page of vol.3 of the ADV edition, Yotsuba is sitting watching the fireworks, and says something like ‘Fuka! Asagi! you’re watching the fireworks!’ But Yotsuba is talking to Ena and Miura. Not an earth-shattering mistake, but the ADV
    editions tended to be littered with them…


  18. I agree. I commented on this myself. Having a footnote and an overlay to every translation in every panel means you don’t read the story as a whole, in a smooth motion. It means you stop and go, “Oh. More text…” read that, and then break the rhythm of the joke. I always lol when reading Yotsuba&! but I didn’t once with this volume, stuck in all the unnecessary text junk. Put that stuff in the back!


  19. Very interesting. I kinda feel for the person/people who did the Yen Press translation: translating fiction is immensely difficult, especially between very different cultures and (in this case) acual writing systems. I totally see what you’re saying about them not doing as good a job as they should, but still…

    All translation, I think, is an exercise in making compromises. What I believe is that the translator has to (1.) make the work accessible to the new audience, (2.) remain true to the spirit of the original work, and (3.) lose as little as possible of the original work.

    Doing all three of these things is virtually impossible, especially when working across large cultural divides, as is the case here (I imagine Japan/America is probably much harder than, say, France/America). The Yen Press translators sacrificed accessibility in favor of retaining a larger amount of the original work, and thus also dilluted the spirit of the work (when it comes to the reading experience at any rate).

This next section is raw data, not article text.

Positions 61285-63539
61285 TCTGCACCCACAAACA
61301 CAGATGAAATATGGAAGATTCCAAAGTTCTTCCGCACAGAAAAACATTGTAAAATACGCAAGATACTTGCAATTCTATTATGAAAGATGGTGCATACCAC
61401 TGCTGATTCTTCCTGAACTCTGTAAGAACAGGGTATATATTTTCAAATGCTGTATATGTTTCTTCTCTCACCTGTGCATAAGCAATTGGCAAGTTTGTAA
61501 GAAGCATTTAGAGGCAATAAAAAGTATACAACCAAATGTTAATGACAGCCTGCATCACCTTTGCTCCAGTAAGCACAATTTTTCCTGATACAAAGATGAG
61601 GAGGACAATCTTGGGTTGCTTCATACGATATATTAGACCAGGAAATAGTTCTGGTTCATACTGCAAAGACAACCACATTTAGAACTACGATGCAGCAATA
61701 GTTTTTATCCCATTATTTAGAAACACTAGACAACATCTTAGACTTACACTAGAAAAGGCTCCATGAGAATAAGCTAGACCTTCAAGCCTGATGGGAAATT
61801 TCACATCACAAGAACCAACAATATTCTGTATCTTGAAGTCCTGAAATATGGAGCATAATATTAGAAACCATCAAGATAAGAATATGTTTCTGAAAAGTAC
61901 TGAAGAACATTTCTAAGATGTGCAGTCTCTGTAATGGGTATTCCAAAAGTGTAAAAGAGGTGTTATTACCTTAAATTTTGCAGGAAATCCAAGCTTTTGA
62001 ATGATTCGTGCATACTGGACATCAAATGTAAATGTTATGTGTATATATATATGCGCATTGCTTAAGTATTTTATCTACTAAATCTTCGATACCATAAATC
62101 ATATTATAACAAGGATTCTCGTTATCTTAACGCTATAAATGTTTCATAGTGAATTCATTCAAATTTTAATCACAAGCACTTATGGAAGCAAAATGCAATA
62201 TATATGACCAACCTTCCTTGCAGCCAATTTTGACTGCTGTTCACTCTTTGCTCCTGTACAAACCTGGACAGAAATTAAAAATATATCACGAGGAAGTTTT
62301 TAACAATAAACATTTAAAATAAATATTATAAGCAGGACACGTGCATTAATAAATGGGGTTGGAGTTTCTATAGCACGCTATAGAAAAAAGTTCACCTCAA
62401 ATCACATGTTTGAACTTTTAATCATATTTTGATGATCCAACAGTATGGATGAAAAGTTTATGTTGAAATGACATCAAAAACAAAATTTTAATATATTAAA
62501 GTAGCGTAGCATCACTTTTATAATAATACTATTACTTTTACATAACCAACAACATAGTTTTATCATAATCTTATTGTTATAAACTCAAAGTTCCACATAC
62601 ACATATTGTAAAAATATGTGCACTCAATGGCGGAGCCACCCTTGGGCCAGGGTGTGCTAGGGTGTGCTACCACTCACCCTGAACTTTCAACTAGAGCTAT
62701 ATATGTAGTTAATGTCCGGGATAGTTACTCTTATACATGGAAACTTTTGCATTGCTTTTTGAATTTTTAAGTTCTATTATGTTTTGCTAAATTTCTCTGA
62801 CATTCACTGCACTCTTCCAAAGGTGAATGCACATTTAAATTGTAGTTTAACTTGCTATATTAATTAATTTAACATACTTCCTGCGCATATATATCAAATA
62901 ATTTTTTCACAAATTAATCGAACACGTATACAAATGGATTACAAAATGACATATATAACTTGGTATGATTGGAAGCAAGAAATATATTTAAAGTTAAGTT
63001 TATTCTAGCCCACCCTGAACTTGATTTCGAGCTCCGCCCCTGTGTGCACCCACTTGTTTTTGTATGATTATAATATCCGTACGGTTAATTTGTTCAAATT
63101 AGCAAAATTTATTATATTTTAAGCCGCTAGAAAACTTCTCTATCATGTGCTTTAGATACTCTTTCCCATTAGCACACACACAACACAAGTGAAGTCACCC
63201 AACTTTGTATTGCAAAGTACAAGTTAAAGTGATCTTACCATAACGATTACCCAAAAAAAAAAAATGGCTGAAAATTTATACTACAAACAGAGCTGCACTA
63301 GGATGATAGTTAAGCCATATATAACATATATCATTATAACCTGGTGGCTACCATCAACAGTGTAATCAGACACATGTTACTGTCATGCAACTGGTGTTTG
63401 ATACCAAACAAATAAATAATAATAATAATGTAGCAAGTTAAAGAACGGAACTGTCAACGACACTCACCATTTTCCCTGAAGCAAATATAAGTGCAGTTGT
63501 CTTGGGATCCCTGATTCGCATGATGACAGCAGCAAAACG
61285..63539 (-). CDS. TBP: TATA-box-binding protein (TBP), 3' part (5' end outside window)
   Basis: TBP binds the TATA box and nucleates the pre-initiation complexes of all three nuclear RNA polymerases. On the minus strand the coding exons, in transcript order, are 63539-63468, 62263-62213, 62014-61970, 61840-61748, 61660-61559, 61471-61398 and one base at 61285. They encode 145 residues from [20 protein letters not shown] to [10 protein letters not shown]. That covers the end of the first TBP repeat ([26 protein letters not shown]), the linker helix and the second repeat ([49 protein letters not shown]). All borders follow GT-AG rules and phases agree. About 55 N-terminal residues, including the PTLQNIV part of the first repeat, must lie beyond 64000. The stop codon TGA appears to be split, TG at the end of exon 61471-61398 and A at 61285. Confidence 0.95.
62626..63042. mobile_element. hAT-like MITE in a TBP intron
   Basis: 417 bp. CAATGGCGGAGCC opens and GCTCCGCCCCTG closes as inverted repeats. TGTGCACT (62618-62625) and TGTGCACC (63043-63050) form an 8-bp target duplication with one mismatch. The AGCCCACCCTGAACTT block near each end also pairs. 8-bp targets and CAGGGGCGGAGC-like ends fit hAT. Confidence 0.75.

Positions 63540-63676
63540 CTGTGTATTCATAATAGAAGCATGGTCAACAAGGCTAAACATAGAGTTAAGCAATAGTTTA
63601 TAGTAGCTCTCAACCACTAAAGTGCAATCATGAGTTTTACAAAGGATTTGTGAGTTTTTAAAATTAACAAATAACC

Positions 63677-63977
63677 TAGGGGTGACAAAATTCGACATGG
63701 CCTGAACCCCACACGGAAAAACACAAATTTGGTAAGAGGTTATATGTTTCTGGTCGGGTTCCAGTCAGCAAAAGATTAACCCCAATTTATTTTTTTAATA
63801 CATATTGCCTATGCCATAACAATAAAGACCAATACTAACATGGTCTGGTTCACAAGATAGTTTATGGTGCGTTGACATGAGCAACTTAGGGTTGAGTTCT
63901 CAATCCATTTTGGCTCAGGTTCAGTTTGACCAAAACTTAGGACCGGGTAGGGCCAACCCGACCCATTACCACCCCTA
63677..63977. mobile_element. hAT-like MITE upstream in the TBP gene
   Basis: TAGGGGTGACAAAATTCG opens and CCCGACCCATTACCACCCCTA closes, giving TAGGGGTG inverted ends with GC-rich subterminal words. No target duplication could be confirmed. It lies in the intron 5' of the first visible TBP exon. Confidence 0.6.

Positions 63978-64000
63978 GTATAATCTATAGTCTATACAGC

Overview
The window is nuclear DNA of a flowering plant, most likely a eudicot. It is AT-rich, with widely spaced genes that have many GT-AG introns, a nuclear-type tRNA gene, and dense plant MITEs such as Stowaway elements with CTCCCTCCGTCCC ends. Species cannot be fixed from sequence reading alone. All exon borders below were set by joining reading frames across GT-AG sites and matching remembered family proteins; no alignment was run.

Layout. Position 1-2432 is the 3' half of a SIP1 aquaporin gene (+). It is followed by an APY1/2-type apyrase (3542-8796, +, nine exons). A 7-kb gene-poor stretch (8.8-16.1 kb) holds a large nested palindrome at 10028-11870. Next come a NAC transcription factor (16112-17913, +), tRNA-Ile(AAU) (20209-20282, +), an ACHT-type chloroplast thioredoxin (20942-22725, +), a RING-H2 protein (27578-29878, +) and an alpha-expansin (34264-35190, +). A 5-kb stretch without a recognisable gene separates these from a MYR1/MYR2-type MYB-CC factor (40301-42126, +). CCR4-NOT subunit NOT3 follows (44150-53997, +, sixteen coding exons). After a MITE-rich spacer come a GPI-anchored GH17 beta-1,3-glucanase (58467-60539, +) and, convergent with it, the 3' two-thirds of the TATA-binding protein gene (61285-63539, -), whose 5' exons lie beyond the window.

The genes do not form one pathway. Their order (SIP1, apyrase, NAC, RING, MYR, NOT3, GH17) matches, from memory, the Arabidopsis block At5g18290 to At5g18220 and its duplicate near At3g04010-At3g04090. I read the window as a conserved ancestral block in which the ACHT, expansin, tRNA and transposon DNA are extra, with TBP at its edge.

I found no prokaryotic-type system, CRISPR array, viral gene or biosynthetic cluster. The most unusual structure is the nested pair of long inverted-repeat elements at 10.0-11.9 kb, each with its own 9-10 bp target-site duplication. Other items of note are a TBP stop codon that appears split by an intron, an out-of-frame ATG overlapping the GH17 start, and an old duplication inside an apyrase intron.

The Yen Press translators were faced with a difficult task, and did a bad job in being too faithful. Perhaps their mission was doomed from the beginning. After all, the only way to create a truly faithful translation of a text is not to translate it at all. All else is compromise.


  20. @Jordan: That was the smartest, most accurate thing I’ve read about comics and fan culture in a very long time. Good stuff!


  21. The first story in volume 6 is worse than most scanlations I’ve read. It’s so amateur hour, from the honorifics to changing Cardbo’s name to the footnotes…God, there are footnotes for each panel featuring that “15 year old” t-shirt! When I finished reading it I was so steamed that I fully intended to write Yen Press a letter. An angry one! I’ve never done that before. And I haven’t done it yet, cuz I read further and calmed down a bit. The later chapters aren’t as bad. But they’re still nowhere near as good as the ADV volumes.

    The new font sucks too.

    And yeah, Jordan has a good point. I think a lot of publishers spend too much time online and are too concerned with pleasing the hardcore nuts. I know a few kids that love Yotsuba. This new translation style probably won’t spoil things for them, but I do think it might lessen their enjoyment. 8 year olds shouldn’t have to deal with honorifics.


  22. I’m quite happy for manga to get the full, high-budget localisation treatment. Replacing sound effects is an obvious one, but should only be attempted by publishers willing to pay for a decent photoshop job. :P

    I’ve noticed that a lot of avid (English-language) manga consumers here in Sydney (going by the demographic that lurks around the shelves) are expat or second-generation-imigrant Japanese – it’s entirely possible that they’re still in it for the cultural connection.

    On the topic of dubs, I’m inflexible: I won’t have that crap on in the same room as me. Forget loyalty to the source or elitism – I just break out in hives when I hear the voice acting! I find American accents grating at the best of times, and the hyper-earnest whine of the usual anime dubber suspects seems custom-made to drive me into a homicidal rage.

    (I’ve been told it’s a San Diego accent, though I’ve never found anything to back that up. I ran into someone with the same accent using voice chat in Guild Wars once – nice guy, polite and friendly, but I instantly wanted to reach through the interwebs and strangle him! He must have wondered why I was being so terse…)